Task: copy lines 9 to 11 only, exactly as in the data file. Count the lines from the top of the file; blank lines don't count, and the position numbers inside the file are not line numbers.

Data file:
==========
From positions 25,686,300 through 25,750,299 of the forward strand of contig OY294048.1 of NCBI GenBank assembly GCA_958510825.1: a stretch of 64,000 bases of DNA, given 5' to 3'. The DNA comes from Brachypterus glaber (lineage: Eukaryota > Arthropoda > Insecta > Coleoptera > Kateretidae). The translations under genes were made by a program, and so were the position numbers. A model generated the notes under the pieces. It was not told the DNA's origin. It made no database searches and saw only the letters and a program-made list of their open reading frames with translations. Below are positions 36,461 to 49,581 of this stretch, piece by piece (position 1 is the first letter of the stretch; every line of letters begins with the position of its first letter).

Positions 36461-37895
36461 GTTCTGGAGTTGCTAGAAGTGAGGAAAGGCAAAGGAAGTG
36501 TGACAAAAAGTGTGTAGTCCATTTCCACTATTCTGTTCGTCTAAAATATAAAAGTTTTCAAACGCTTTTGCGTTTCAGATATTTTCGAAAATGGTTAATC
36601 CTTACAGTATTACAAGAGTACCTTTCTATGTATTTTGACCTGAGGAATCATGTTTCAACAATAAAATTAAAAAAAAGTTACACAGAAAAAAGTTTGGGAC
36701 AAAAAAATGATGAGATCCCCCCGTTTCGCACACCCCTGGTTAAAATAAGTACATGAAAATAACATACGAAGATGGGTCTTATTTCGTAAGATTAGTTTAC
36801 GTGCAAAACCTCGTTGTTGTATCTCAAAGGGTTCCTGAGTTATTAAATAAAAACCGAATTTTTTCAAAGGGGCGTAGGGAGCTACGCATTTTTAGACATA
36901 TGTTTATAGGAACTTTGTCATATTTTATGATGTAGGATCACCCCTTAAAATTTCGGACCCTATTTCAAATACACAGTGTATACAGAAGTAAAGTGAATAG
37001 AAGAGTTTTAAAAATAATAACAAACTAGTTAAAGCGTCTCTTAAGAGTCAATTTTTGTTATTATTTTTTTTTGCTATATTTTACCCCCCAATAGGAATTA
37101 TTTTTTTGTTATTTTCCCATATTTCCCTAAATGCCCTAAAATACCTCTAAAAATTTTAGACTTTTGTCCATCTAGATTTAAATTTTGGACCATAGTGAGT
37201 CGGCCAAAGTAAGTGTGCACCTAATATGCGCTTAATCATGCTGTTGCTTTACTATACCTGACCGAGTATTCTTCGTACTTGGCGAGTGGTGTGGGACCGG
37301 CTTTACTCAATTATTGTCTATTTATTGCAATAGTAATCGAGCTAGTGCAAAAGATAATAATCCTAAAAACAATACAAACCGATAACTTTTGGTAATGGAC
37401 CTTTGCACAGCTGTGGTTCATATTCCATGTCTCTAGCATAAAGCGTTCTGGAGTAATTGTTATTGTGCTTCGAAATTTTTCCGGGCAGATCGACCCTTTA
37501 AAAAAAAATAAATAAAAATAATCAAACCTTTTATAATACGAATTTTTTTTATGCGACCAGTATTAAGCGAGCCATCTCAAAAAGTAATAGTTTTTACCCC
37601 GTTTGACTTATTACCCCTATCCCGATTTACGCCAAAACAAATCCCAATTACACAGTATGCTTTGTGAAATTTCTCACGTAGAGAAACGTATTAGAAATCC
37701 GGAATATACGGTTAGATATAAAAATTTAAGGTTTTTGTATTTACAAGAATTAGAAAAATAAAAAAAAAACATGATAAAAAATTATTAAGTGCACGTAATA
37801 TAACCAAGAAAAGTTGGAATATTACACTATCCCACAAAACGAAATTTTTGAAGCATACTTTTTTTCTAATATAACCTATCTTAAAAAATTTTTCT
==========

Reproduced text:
37001 AAGAGTTTTAAAAATAATAACAAACTAGTTAAAGCGTCTCTTAAGAGTCAATTTTTGTTATTATTTTTTTTTGCTATATTTTACCCCCCAATAGGAATTA
37101 TTTTTTTGTTATTTTCCCATATTTCCCTAAATGCCCTAAAATACCTCTAAAAATTTTAGACTTTTGTCCATCTAGATTTAAATTTTGGACCATAGTGAGT
37201 CGGCCAAAGTAAGTGTGCACCTAATATGCGCTTAATCATGCTGTTGCTTTACTATACCTGACCGAGTATTCTTCGTACTTGGCGAGTGGTGTGGGACCGG